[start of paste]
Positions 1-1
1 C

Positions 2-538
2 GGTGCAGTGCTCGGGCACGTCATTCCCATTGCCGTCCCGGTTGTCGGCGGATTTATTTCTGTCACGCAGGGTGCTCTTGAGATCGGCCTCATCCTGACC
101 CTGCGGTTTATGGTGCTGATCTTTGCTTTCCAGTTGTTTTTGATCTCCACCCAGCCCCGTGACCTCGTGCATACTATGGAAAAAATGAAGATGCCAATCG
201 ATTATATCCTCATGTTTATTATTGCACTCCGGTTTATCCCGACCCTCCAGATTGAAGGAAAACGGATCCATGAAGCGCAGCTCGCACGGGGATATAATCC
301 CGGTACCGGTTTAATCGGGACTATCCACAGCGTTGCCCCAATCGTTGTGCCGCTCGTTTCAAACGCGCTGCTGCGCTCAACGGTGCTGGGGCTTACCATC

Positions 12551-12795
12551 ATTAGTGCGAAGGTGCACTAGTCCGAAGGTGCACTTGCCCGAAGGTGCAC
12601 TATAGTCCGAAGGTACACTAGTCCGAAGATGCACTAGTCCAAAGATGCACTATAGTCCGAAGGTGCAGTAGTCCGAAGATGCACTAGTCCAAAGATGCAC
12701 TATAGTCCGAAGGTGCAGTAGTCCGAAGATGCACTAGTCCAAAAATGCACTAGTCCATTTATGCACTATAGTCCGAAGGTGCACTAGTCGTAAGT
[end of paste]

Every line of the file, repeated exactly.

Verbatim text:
Positions 1-1
1 C

Positions 2-538
2 GGTGCAGTGCTCGGGCACGTCATTCCCATTGCCGTCCCGGTTGTCGGCGGATTTATTTCTGTCACGCAGGGTGCTCTTGAGATCGGCCTCATCCTGACC
101 CTGCGGTTTATGGTGCTGATCTTTGCTTTCCAGTTGTTTTTGATCTCCACCCAGCCCCGTGACCTCGTGCATACTATGGAAAAAATGAAGATGCCAATCG
201 ATTATATCCTCATGTTTATTATTGCACTCCGGTTTATCCCGACCCTCCAGATTGAAGGAAAACGGATCCATGAAGCGCAGCTCGCACGGGGATATAATCC
301 CGGTACCGGTTTAATCGGGACTATCCACAGCGTTGCCCCAATCGTTGTGCCGCTCGTTTCAAACGCGCTGCTGCGCTCAACGGTGCTGGGGCTTACCATC

Positions 12551-12795
12551 ATTAGTGCGAAGGTGCACTAGTCCGAAGGTGCACTTGCCCGAAGGTGCAC
12601 TATAGTCCGAAGGTACACTAGTCCGAAGATGCACTAGTCCAAAGATGCACTATAGTCCGAAGGTGCAGTAGTCCGAAGATGCACTAGTCCAAAGATGCAC
12701 TATAGTCCGAAGGTGCAGTAGTCCGAAGATGCACTAGTCCAAAAATGCACTAGTCCATTTATGCACTATAGTCCGAAGGTGCACTAGTCGTAAGT